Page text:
The associated gas (co-produced with oil) in the Permian Basin is beginning to have a large impact on the natural gas market. There is so much gas being produced in the Permian that it has outstripped the pipeline capacity to get that gas to market. New pipelines are being built, but in the interim, there has been significant flaring and even natural gas prices falling below zero at times in the area.

Natural gas production in the Permian Basin has reached 13 Bcf/d, which is what the Appalachia Region produced in 2013. That reflects a doubling of production there in just over two years, and is now second only to the Appalachia Region’s 31 Bcf/d.

Further, Permian Basin gas production should continue to grow along with the region’s oil. A new assessment by the U.S. Geological Survey (USGS) estimated that there are 281 trillion cubic feet of undiscovered, technically recoverable natural gas in the Permian. That’s enough gas for 58 years of Permian production at 2018 rates.

So it looks the Appalachia Region and the Permian Basin will provide sufficient gas to feed the monster LNG demand growth that is forecast over the next decade.

The implication of this surge in LNG trade will be to make natural gas a more globally traded commodity. It won’t be quite as fungible as crude oil, but the impact should be to decrease some of the natural gas price disparity seen around the world.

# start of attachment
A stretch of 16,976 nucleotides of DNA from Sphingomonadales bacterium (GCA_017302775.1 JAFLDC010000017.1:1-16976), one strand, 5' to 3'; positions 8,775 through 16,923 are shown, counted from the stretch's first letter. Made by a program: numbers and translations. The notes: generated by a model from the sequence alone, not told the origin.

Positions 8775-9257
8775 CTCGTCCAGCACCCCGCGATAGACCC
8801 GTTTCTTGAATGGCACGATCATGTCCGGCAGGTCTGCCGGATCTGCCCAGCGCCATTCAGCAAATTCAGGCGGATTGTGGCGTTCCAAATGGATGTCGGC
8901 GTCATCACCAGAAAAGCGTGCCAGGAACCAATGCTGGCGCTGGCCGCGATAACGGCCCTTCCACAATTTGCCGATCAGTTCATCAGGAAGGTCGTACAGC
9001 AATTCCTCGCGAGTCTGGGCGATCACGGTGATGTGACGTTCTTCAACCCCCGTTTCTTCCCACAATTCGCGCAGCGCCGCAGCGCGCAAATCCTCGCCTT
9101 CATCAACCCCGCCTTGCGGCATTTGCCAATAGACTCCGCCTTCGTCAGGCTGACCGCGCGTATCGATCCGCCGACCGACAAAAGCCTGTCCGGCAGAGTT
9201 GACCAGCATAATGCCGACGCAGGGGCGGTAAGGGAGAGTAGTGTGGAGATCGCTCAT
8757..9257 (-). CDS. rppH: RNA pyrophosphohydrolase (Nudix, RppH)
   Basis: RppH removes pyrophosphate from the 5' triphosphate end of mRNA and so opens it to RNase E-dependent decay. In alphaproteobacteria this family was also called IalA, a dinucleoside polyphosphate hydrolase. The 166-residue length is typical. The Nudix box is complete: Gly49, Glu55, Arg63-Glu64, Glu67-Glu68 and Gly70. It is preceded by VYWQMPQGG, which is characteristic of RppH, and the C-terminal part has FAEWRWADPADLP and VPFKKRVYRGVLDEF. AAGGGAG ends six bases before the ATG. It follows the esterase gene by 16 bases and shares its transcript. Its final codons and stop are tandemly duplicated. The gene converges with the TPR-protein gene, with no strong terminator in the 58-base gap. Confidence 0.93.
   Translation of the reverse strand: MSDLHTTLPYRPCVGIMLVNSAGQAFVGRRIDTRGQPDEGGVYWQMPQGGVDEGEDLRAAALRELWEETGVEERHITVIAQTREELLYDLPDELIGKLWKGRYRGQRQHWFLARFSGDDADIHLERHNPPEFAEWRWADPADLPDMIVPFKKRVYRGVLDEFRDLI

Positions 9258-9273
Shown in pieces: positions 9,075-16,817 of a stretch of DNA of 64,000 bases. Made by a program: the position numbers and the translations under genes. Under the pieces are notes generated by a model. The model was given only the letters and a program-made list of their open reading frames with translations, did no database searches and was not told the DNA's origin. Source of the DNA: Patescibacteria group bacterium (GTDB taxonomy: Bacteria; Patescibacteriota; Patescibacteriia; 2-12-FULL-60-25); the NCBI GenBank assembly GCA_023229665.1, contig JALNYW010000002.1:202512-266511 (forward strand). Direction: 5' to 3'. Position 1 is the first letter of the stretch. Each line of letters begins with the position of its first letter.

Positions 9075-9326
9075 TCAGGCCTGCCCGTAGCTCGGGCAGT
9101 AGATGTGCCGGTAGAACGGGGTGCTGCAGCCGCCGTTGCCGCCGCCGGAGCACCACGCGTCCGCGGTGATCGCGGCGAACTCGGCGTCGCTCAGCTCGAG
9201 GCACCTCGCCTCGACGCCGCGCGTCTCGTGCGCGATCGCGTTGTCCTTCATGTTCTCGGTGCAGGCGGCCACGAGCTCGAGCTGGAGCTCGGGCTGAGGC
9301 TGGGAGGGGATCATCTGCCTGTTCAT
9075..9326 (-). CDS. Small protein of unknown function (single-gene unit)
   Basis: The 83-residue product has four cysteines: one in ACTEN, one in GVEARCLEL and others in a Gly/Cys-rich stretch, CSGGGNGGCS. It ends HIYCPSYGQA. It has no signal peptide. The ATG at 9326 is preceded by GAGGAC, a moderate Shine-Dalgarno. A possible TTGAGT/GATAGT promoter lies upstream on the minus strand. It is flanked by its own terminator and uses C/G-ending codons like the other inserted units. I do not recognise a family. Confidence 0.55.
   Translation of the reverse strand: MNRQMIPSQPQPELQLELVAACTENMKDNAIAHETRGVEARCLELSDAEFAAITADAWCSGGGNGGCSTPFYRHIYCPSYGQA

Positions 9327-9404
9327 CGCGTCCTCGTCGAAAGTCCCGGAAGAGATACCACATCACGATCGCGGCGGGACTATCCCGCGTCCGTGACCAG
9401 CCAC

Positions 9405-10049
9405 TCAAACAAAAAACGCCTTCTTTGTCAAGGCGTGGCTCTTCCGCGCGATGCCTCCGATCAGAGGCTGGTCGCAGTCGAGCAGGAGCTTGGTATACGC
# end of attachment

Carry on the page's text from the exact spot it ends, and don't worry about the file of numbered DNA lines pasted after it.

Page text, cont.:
U.S. natural gas prices should increase, while those in Asia and Europe should decline. The beneficiaries will be U.S. natural gas producers, global natural gas consumers, and the environment — as natural gas displaces coal in many Asian markets.

By Robert Rapier

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Leave a comment
  • Michael Kadillak on February 14 2019 said:
    Clearly when I see people writing articles such as the one referenced above, I quickly come to the conclusion that the author is devoid of any practical experience of what is actually happening in the real physical natural gas world. No mention of the demise of basis differentials or the causation of enormous price volatility and why natural gas is technically weak on the heels of its abysmal natural gas storage draw last week during the historic polar vortex of only 237 BCF storage draw and the reset of "on the fly" natural gas deliverability stepping in to fill the void. Natural gas is challenged to meet demand? Please. Do your legitimate journalistic homework. Nothing could be further from the factual truth.
  • Ronald Wagner on February 19 2019 said:
    It looks to me like natural gas will be virtually free aside from the delivery cost within a decade. At least it will be so low in price that it will speed a switch to natural gas for all heavy duty trucks , buses and ships

    It looks like natural gas is at its lowest price ever. (Inflation adjusted) What does this mean for the future of natural gas use? There are many undeveloped finds all over the world.

    Related article https://oilprice.com/Energy/Crude-Oil/Cheaper-Natural-Gas-Is-Coming-To-Europe.html

    Nat_gas_wellhead73-2012.png